As he prepared spiritually according to the judgment of his trainer, St. Makarios, and having confessed cleanly all of his sins that he could remember, his spiritual father again counseled him to abandon his goal of martyrdom. Though he was silent externally, his heart however skipped at the idea of confessing his Faith. Thus, not being able to restrain it any longer, he sought permission of his Elder to go to the place where he had denied Christ, to find his brother, to teach him about his fall and also to confess and suffer for Christ. St. Makarios, seeing his steadfastness, having admonished him, prayed and let him go with his blessing, giving him a letter to give to a certain learned spiritual father in Argos, to support him. Traveling to Argos, he did not find this spiritual father, for he was absent. He stayed therefore near a virtuous Christian, waiting the return of the teacher, continuing his spiritual struggle with prayer, vigil, fasting and tears. As the days passed and the teacher was delayed, Demetrios, unable to hold back the flame in his heart, left for Tripoli with a God-fearing Christian. The priests who had learned of the reason of his traveling to Tripoli, because of fear of reprisals by the Turks, tried to convince him to return. The Saint, however, with great humility, calmed their fears.

Having communed the Immaculate Mysteries, he went to the agora of Tripolitsa to see if anyone recognized him, but no one did. In the end, with the blessing of the most-pious priest Anthony he went to his former master's barber ship, and greeted him with: “Christ is risen!”. It was the week after the Sunday of St. Thomas. When he asked him who he was, he answered:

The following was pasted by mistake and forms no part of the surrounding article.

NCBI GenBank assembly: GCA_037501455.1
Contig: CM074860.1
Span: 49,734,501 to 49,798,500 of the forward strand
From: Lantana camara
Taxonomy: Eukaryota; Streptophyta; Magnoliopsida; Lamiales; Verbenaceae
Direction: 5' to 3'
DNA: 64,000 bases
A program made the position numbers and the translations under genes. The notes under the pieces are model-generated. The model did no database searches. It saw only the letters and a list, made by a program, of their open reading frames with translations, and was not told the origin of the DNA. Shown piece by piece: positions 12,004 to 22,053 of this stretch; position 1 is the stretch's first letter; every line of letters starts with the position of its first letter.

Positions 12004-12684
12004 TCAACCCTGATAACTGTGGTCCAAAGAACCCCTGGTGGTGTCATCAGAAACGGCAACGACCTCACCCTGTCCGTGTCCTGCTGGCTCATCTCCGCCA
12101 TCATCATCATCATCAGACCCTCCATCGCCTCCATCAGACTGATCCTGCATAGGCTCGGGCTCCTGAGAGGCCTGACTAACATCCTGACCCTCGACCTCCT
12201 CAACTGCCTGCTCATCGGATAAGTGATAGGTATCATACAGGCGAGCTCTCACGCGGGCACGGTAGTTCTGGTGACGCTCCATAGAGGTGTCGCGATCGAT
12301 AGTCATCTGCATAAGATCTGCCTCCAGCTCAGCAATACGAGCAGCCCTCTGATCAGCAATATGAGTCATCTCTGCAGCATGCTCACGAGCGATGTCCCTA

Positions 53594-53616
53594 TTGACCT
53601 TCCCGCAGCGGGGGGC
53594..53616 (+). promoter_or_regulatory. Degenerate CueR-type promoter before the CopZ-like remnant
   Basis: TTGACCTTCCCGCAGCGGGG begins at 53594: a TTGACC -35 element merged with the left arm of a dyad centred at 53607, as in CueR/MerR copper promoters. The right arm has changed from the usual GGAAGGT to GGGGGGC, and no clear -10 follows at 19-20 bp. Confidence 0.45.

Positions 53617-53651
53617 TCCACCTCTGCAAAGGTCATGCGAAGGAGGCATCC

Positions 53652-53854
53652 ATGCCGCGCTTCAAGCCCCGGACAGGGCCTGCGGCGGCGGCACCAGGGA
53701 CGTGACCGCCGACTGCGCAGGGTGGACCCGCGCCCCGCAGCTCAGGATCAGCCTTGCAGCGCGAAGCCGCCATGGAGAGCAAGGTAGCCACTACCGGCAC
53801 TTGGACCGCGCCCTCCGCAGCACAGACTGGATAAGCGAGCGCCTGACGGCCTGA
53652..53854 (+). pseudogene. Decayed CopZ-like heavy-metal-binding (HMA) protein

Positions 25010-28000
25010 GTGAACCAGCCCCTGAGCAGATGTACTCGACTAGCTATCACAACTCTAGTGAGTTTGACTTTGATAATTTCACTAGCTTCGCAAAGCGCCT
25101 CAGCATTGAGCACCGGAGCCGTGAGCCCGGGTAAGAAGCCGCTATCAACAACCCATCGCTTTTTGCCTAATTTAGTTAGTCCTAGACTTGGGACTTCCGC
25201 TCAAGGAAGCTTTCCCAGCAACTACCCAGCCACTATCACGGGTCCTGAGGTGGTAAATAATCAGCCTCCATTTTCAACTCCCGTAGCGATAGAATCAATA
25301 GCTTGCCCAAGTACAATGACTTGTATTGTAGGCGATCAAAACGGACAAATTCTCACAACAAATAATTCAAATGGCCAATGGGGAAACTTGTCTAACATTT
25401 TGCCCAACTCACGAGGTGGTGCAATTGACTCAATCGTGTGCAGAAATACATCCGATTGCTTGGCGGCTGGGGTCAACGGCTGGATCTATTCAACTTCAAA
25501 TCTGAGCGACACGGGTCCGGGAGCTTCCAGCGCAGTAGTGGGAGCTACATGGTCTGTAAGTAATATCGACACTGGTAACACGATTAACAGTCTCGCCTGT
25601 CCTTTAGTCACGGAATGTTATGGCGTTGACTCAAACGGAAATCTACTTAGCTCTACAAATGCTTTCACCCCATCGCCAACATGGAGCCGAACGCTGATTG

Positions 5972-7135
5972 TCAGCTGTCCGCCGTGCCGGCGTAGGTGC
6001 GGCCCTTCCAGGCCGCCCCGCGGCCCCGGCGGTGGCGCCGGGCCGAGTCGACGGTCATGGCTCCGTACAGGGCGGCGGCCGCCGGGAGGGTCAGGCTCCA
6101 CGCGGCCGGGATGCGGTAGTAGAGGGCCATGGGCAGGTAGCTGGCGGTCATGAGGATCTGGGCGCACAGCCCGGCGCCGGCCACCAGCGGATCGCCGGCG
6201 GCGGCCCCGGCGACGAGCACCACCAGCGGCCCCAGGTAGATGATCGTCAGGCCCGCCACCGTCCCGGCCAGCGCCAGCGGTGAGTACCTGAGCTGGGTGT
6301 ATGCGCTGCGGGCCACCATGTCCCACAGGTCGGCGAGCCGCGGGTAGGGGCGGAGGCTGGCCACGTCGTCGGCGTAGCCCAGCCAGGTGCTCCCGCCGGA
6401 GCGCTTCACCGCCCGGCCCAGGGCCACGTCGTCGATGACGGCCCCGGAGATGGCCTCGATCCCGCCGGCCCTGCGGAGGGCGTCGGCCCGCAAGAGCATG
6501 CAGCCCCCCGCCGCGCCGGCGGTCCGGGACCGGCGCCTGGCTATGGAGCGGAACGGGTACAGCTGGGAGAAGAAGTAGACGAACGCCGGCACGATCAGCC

“I am the Demetrios, who in this wretched work place denied Christ, and I have come now to shed my blood for Him”

The Christians, as soon as they heard this, left immediately.

A helper of the master who was a Turk, told tim:

“What's this, Mehmet, come to your senses, don't you pity your life? The Turks will kill you.”

“I've come because of this” the Saint said.

“Eh, come in the yard, I'll cut your throat with the razor.”

Immediately the Saint ran and put forth his neck, but the Turk, however, went outside, telling him to find someone else.

In the meantime, his former master began to try to get him to return with threats and flatteries, but to no avail. He offered him money to go far away and live as a Christian. But he did not even give in to this.

He only said: “I am a Christian, I'm not leaving. I have come to confess my Faith and to shed my blood for my Christ.”

In the meantime, these events were becoming known, and the Christians, wherever they were, prayed for the grace of God to strengthen him, that he complete his struggle in a God-pleasing way, while the Turks seized him and took him initially to the commissioner of the pasha. He asked him who he was and why he left his faith.